More than ten million smartphones compatible with the Daydream virtual reality (VR) platform will be shipped over the course of this year, according to Clay Bavor, Google's Vice President of Virtual Reality and Augmented Reality. The Mountain View-based tech giant expects that its emerging VR ecosystem will grow by a significant margin in the coming months, largely thanks to the upcoming support for a number of popular devices, including the Samsung Galaxy S8, Galaxy S8 Plus, and future LG Electronics-made Android flagships. The ASUS ZenFone AR that was announced earlier this year should also contribute to the expansion of the Daydream platform, Bavor said, reiterating that the Daydream and Tango-enabled device will be released during the third quarter of 2017.
While the ZenFone AR will be sold in the United States exclusively through Verizon Wireless, some industry watchers expect it to be more widely available in other parts of the world, though it remains to be seen how well will such an experimental device perform on the market. Since Google ramped up its VR-related efforts, the Daydream platform received 150 new apps and users uploaded more than 10,000 360-degree videos on YouTube, Bavor said, suggesting that the Alphabet-owned company is expecting that trend will continue for the foreseeable future. Google is looking to drive the growth of VR and related technologies from the ground up, helping developers create content as much as providing users with accessible hardware and software, Bavor asserted, thus mimicking the sentiments expressed by his colleagues at this year's Google I/O developer conference. The company's newly released Visual Positioning Service (VPS) and related tools should also have a positive effect on the number of VR apps that are being released on a regular basis, Google's VP said.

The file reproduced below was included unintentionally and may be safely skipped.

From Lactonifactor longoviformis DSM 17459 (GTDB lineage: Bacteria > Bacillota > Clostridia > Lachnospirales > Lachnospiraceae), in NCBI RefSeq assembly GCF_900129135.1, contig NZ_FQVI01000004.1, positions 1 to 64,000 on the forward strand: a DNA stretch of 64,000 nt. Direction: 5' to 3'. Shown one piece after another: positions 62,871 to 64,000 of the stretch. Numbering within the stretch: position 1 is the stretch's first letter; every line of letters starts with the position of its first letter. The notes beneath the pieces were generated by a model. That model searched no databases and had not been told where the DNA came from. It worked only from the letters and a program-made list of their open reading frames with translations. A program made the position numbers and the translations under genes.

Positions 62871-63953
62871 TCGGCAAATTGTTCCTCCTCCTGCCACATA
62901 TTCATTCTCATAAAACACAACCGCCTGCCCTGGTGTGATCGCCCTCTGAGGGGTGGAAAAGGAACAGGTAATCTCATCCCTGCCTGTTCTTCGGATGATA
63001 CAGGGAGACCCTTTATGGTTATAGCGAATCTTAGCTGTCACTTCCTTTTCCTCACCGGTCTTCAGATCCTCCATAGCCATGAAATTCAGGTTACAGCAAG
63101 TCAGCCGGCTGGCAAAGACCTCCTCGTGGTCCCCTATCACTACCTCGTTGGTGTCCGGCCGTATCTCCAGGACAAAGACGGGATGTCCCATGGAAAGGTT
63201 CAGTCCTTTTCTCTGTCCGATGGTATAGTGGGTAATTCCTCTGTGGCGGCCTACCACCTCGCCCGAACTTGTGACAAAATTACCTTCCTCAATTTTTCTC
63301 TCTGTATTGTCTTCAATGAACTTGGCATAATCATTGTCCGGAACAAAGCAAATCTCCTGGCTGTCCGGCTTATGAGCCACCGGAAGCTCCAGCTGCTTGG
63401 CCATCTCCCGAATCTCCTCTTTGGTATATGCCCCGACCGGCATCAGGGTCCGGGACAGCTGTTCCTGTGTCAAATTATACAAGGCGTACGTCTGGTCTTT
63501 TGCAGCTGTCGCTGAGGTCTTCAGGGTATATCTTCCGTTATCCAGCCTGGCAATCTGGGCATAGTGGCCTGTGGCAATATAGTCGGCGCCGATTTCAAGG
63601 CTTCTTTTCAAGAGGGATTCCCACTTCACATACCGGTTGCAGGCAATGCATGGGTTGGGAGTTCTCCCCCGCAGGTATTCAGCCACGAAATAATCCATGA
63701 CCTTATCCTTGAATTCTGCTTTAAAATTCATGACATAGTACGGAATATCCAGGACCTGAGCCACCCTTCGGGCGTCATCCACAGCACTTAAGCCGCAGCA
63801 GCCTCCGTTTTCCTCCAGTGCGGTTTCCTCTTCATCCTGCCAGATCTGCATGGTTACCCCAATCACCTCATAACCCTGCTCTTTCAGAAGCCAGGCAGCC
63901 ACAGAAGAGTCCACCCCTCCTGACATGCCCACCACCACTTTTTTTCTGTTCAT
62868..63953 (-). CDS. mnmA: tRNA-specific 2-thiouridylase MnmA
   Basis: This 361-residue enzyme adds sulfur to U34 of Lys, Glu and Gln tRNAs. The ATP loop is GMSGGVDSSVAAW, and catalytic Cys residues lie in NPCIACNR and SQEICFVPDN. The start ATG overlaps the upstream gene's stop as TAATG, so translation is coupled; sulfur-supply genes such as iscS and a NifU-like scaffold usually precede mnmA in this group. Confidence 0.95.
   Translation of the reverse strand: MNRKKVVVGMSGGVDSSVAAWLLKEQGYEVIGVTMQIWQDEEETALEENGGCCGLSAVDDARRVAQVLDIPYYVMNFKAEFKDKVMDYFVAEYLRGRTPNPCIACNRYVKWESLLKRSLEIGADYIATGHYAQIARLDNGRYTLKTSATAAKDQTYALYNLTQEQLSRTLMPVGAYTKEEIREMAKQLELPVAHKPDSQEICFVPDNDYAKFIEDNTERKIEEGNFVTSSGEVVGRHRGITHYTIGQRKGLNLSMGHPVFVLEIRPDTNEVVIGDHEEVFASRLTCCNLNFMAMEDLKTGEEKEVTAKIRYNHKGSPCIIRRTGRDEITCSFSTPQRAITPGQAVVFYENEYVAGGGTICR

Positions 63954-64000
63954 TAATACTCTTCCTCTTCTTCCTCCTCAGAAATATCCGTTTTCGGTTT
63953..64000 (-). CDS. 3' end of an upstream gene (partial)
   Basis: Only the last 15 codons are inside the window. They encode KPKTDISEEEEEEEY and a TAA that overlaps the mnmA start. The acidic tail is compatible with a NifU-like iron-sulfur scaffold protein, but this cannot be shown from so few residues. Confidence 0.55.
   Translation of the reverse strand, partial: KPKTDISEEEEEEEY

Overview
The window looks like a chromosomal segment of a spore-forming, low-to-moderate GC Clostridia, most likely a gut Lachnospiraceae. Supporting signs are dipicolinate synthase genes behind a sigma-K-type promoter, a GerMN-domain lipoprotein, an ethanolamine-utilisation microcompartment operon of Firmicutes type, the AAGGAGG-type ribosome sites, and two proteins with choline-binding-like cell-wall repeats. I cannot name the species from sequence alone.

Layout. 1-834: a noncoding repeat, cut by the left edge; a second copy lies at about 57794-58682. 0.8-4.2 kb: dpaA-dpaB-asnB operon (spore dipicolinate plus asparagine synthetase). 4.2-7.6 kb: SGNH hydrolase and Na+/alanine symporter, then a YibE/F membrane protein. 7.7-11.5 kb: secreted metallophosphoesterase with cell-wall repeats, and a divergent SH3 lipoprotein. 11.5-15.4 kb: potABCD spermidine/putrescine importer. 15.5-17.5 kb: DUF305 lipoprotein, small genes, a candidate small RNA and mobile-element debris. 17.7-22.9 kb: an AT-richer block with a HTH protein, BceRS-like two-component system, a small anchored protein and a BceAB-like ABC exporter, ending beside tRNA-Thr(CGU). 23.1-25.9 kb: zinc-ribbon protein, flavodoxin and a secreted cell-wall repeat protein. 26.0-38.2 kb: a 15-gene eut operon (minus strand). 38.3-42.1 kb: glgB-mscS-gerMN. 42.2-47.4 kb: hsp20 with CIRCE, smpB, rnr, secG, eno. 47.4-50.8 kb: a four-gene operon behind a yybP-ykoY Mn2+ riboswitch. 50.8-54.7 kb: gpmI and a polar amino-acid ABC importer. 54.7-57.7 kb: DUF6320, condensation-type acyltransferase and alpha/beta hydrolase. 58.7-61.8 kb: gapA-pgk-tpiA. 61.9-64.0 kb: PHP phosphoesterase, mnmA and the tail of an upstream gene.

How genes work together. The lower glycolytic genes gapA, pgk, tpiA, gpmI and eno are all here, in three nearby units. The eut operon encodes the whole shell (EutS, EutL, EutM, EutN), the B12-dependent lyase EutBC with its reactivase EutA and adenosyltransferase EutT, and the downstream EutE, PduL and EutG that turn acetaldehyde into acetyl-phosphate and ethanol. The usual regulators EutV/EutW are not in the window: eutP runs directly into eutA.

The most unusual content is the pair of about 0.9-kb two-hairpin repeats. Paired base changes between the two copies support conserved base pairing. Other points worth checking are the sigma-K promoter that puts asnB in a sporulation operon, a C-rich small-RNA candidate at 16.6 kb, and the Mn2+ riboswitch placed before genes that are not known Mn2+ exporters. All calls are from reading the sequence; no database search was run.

The Mountain View-based Internet giant repeatedly stated that it's looking to develop VR and AR technologies simultaneously, referring to them as two sides of the same "immersive computing spectrum." As part of those efforts, the company is currently in the process of developing standalone Daydream-powered head-mounted displays that are expected to launch in late 2017. More details on Google's VR and AR-related endeavors will likely be available in the coming months.